1. 2.1

      Did they mention what that means in terms of net gain? In other words, 624 were onboarded, but X left. Is that a net gain or a net loss, do you happen to know?


          Thanks. So not the RIF that NW has been predicting for many years, but still a net decline from natural attrition.


            Yes, though it is unclear whether or not the decline is deliberate. We don’t know the PTO’s targets.


              “We don’t know the PTO’s targets.”

              It used to be like 3% attrition was the target iirc. Not sure why they would up that, as keeping primaries is the money maker for them. The only people that they maybe possibly would want to attrite are people not going up towards primary and in general I’ve never heard anyone say they’re trying to get rid of those examiners either (they have 200k+ of trainings etc. sunk in them and a lot of experience).


          Wait did you mean they’re down total, as in net, 66 examiners even with all the newly onboarded people?


              Oh dear lord, in that case, we literally saw like 7-10% attrition (I think), so the numbers were large.


                What would be the historical churn rate…?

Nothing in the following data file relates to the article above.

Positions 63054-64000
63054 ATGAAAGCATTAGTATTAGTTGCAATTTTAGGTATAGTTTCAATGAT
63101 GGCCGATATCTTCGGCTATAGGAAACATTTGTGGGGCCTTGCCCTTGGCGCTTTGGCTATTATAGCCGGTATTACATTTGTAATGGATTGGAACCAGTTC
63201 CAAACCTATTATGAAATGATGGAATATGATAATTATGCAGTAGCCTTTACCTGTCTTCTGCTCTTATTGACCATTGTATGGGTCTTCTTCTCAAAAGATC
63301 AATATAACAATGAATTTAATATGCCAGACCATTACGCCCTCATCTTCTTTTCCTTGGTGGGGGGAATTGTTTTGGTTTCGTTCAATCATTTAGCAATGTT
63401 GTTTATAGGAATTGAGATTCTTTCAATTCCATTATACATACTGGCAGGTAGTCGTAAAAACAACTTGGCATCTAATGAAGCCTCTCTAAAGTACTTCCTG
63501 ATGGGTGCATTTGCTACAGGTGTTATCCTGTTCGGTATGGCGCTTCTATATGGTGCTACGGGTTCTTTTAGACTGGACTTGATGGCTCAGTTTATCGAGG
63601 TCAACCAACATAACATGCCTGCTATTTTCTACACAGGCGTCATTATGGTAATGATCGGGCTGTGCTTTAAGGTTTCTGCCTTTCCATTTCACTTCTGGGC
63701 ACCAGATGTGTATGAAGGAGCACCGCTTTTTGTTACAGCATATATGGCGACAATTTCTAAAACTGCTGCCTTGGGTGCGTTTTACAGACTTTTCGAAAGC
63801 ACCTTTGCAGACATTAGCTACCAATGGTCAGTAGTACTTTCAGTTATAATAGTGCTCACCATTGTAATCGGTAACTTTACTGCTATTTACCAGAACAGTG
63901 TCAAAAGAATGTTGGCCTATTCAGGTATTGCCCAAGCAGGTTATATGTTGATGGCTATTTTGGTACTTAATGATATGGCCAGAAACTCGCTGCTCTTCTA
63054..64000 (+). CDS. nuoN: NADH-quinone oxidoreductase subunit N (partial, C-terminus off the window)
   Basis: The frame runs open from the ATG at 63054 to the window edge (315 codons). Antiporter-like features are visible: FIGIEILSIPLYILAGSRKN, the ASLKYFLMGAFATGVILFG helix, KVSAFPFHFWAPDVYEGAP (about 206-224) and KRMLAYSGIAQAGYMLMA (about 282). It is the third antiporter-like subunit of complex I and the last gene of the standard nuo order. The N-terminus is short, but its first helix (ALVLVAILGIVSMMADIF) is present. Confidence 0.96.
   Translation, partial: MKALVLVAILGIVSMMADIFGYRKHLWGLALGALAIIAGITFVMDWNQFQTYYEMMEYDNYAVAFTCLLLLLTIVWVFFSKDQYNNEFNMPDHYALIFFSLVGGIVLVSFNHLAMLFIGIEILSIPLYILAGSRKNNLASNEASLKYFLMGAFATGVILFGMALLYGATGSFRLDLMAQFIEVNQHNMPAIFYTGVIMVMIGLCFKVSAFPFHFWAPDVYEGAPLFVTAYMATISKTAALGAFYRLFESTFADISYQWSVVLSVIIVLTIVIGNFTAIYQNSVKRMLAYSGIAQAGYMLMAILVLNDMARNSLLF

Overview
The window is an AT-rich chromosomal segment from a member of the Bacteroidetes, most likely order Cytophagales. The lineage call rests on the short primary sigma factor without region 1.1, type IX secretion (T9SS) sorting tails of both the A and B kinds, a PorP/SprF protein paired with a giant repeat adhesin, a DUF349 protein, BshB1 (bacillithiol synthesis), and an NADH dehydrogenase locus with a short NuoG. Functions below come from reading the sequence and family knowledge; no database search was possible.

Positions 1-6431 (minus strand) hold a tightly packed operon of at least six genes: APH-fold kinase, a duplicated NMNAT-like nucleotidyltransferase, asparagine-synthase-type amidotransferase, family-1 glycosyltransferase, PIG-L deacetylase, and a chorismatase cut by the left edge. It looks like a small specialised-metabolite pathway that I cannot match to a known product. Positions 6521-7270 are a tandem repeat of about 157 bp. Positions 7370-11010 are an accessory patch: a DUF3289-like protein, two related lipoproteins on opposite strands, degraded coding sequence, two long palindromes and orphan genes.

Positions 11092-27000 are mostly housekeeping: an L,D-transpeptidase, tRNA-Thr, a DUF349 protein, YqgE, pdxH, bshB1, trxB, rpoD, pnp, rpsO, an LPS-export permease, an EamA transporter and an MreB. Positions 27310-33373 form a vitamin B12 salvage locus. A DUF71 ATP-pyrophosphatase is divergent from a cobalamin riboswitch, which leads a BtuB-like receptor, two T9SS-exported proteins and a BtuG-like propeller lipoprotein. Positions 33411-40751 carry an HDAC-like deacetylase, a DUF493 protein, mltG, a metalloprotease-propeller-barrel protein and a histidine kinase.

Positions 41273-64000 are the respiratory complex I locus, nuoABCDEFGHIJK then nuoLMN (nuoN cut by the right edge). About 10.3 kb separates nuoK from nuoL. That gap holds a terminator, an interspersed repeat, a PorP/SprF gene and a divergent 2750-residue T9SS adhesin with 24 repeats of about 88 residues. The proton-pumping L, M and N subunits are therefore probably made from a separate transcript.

By the way, I lost three examiners that had been repeat examiners on my cases — each jumped back into the private technical world.

                1. I’d imagine that examiners would be reluctant to leave the relative job security of the USPTO at this point in time. The vast majority of examiners I knew/know love the job security and benefits. I only left the USPTO because I already had my law degree and law school loans to pay off.

                2. Thanks ipguy – and normally I would tend to agree with you, but as it turns out each of these were not “bureaucrats at heart” and had received good offers to do real technical work.

                  I was happy for them – and sad for my client, as we had built up a healthy rapport.

                3. “What would be the historical churn rate…?”

                  Around 3 iirc.

                  “each jumped back into the private technical world.”

                  I don’t doubt it. I have myself been approached quite a bit this year, still nobody offering enough to drag me away. I guess if you wanted to jump ship tho there’s plenty of opportunities to just make lateral.

    1. 1.2

      None of it is ornamental. This “patent” is pure unadulterated junk and everyone involved should be ashamed of themselves.